The European Union and Turkey agreed Friday on a deal that all sides hope will relieve Europe's worst refugee crisis since World War II.
European Council President Donald Tusk and Turkish Prime Minister Ahmet Davutoglu called it a "landmark" agreement. The prime minister said Friday was a "historic day" for Turkey and the EU.
"We today realized that Turkey and the EU have the same destiny, the same challenges and the same future," Davutoglu said.
The deal takes effect Sunday. All migrants who illegally enter Greece from Syria and elsewhere — including those already in Turkey — will be sent to Turkey after they are registered and their claims for asylum in Europe are considered.
In exchange, thousands of refugees who fled to Turkey and legally sought asylum will be resettled equally across the 28 EU members.
FILE - Migrants walk along a road from the village of Chamilo to the migrant camp at the village of Idomeni, near the Greek-Macedonian border, Greece, March 15, 2016.
Turkey already shelters nearly 3 million Syrian refugees. It will get EU financial help to deal with the refugee crisis — it will eventually double to about $6.7 billion — along with quicker EU membership talks and visa-free travel for Turkish citizens across the EU by the end of June, if Turkey meets a number of preconditions.
Tusk warned that the deal, by itself, would not solve Europe’s migrant crisis.
“Some may think this agreement is a silver bullet, but the reality is more complex," he said. "It is just one pillar of the comprehensive European strategy and can only work if the other pillars are implemented.”
Those other pillars include strengthening the EU’s external borders, keeping a well-traveled migrant route across the western Balkans closed and returning to the open-borders Schengen system internally.
Turkey has a shaky human rights record, and some human rights groups said the plan uses people looking for refuge from war, poverty and terrorism as political pawns.
Amnesty International slammed the agreement, saying Turkey was not a safe country for refugees or migrants, and that the process of returning asylum seekers would inevitably be "flawed, illegal and immoral.”
The U.N. refugee agency said it was vital that all sides respect international and European law.
"How this plan is to be implemented is ... going to be crucial. Ultimately, the response must be about addressing the compelling needs of individuals fleeing war and persecution. Refugees need protection, not rejection," the UNHCR said in a statement.
A woman stands in a crowd beside the railway tracks as a train passes beside a refugee camp where thousands of refugees are waiting to be allowed to cross the border into Macedonia in the northern Greek border station of Idomeni, Thursday, March 3, 2016.
Even some EU leaders who signed off on the plan said they were not entirely happy with it.
Lithuanian President Dalia Grybauskaite said the proposal "is on the edge of international law" and might be hard to implement. Belgian Prime Minister Charles Michel accused Turkey of blackmail.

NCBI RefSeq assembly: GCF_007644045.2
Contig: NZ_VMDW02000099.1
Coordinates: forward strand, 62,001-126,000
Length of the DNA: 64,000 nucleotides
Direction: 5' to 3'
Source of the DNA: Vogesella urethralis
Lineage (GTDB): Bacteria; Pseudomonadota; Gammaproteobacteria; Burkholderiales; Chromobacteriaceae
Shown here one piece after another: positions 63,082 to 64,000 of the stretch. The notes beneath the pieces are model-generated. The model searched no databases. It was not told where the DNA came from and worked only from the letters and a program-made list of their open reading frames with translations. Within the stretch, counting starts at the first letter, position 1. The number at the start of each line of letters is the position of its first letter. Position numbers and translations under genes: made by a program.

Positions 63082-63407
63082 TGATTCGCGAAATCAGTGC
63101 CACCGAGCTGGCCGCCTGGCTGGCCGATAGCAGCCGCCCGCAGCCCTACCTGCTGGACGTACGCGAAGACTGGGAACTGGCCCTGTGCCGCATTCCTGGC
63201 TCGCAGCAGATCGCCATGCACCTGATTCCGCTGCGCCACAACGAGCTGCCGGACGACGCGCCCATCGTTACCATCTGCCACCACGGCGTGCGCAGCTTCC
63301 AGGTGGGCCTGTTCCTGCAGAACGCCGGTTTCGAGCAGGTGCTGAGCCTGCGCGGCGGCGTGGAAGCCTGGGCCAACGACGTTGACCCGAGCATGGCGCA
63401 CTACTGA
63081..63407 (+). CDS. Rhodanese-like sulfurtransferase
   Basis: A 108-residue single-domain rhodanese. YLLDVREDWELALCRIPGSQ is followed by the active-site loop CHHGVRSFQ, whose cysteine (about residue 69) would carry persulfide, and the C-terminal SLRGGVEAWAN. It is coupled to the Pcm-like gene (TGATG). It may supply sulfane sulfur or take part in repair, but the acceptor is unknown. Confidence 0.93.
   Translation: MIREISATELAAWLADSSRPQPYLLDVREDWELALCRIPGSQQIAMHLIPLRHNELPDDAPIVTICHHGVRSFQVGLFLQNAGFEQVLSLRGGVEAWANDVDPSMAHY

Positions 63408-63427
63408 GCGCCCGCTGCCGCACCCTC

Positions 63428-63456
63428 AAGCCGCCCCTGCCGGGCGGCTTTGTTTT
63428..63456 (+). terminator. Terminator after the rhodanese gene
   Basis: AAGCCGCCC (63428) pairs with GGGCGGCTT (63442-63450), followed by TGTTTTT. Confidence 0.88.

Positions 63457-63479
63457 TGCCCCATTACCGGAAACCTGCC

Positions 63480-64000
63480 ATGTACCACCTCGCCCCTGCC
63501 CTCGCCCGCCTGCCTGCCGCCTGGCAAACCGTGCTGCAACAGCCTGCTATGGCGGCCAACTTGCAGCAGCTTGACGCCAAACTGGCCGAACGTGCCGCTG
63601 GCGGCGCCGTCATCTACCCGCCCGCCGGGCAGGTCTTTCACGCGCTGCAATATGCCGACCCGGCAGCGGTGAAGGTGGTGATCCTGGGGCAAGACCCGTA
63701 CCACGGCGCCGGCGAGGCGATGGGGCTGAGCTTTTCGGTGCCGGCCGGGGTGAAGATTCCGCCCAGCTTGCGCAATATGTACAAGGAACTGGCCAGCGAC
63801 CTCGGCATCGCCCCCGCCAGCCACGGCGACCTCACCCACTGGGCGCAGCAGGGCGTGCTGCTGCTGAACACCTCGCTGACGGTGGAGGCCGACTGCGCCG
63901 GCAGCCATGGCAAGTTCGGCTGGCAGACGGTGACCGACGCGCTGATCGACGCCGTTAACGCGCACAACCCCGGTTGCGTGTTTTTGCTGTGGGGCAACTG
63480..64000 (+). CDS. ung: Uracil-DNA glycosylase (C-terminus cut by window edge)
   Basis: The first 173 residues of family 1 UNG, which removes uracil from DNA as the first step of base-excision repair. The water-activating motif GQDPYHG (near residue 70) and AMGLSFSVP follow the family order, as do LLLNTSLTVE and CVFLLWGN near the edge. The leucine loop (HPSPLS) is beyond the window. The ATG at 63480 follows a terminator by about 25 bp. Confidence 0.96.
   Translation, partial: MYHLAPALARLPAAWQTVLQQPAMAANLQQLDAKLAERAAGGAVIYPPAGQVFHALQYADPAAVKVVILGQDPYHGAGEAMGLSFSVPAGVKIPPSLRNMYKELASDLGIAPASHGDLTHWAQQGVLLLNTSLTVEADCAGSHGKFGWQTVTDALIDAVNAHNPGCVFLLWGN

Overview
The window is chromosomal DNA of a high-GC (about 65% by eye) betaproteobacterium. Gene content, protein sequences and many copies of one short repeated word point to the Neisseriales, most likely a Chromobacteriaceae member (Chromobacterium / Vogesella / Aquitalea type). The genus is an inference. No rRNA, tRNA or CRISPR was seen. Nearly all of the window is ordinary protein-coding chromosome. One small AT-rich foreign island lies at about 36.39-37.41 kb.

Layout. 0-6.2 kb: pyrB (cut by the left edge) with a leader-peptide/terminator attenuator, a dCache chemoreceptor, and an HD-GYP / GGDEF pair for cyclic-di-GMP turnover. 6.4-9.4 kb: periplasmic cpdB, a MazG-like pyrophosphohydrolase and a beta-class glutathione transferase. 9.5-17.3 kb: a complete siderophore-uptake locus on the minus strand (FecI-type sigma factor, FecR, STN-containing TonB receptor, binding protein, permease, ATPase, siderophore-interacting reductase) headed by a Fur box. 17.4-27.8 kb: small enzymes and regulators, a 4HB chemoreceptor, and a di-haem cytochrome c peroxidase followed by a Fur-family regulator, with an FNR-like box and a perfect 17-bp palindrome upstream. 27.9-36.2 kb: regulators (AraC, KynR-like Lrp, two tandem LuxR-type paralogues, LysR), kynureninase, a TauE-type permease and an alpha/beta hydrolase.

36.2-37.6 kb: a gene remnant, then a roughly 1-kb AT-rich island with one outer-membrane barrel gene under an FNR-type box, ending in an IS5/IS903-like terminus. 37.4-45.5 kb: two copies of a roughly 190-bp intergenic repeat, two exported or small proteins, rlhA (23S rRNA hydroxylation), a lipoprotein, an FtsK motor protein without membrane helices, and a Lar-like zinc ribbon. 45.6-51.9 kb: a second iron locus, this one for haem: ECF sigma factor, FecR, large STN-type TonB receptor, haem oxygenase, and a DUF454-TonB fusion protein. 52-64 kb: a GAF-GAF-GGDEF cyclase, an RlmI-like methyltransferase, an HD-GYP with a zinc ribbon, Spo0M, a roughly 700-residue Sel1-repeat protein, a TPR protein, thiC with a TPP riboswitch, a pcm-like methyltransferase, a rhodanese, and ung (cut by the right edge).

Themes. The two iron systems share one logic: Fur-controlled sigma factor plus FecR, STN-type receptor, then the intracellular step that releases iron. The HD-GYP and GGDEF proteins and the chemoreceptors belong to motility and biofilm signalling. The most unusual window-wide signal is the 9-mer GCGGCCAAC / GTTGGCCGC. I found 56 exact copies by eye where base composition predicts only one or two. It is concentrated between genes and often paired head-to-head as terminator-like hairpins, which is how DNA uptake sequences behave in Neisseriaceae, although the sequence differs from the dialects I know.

But Europe has been struggling with the refugee crisis for months, and no one has come up with a solution on which everyone can agree.
FILE - Syrians gather at the Bab al-Salam border gate with Turkey, in Syria, Feb. 6, 2016.
More than 1.2 million migrants have landed primarily on Greek and Italian shores since January 2015, and about 4,000 have drowned while trying to cross the Aegean Sea between Turkey and Greece.
Thousands more have drowned in the dangerous Mediterranean after paying human smugglers. Children have been among the victims.
Davutoglu said the refugees’ plight was not an issue of bargaining, but an issue of humanitarian values as well as European values.
VOA's Lisa Bryant contributed to this story from Paris.
In Photos: Idomeni Camp Refugees Mull Future in Europe
Refugees at Idomeni camp keep warm by burning a soiled blanket. (Jamie Dettmer for VOA)
Refugees at Idomeni camp discuss their next moves; how best to get deeper into the European Union. (Jamie Dettmer for VOA)
A Syrian mother dashes to stop her kids from playing too close to an open wood fire. (Jamie Dettmer for VOA)
More than half of the refugees at the Idomeni camp are women or children. (Jamie Dettmer for VOA)
A Syrian girl navigates a muddy field. (Jamie Dettmer for VOA)
Refugee kids at Idomeni camp aim for the skies. (Jamie Dettmer for VOA)
Refugee kids at Idomeni camp play on the train tracks. (Jamie Dettmer for VOA)
Two refugee kids walk on top of piled up rusty iron railings at Idomeni camp. (Jamie Dettmer for VOA)
Refugees are on the tracks but going nowhere. (Jamie Dettmer for VOA )
A refugee family leaves their temporary home to join the food distribution lines. (Jamie Dettmer for VOA)
A Greek father and son waiting to hand out food to Idomeni refugees. (Jamie Dettmer for VOA)
In addition to living in tents, Syrian families have also been camping out in unused freight cars. (Jamie Dettmer for VOA)
A few hundred refugees are camping out at a gas station 18 kilometers from the Idomeni camp. (Jamie Dettmer for VOA)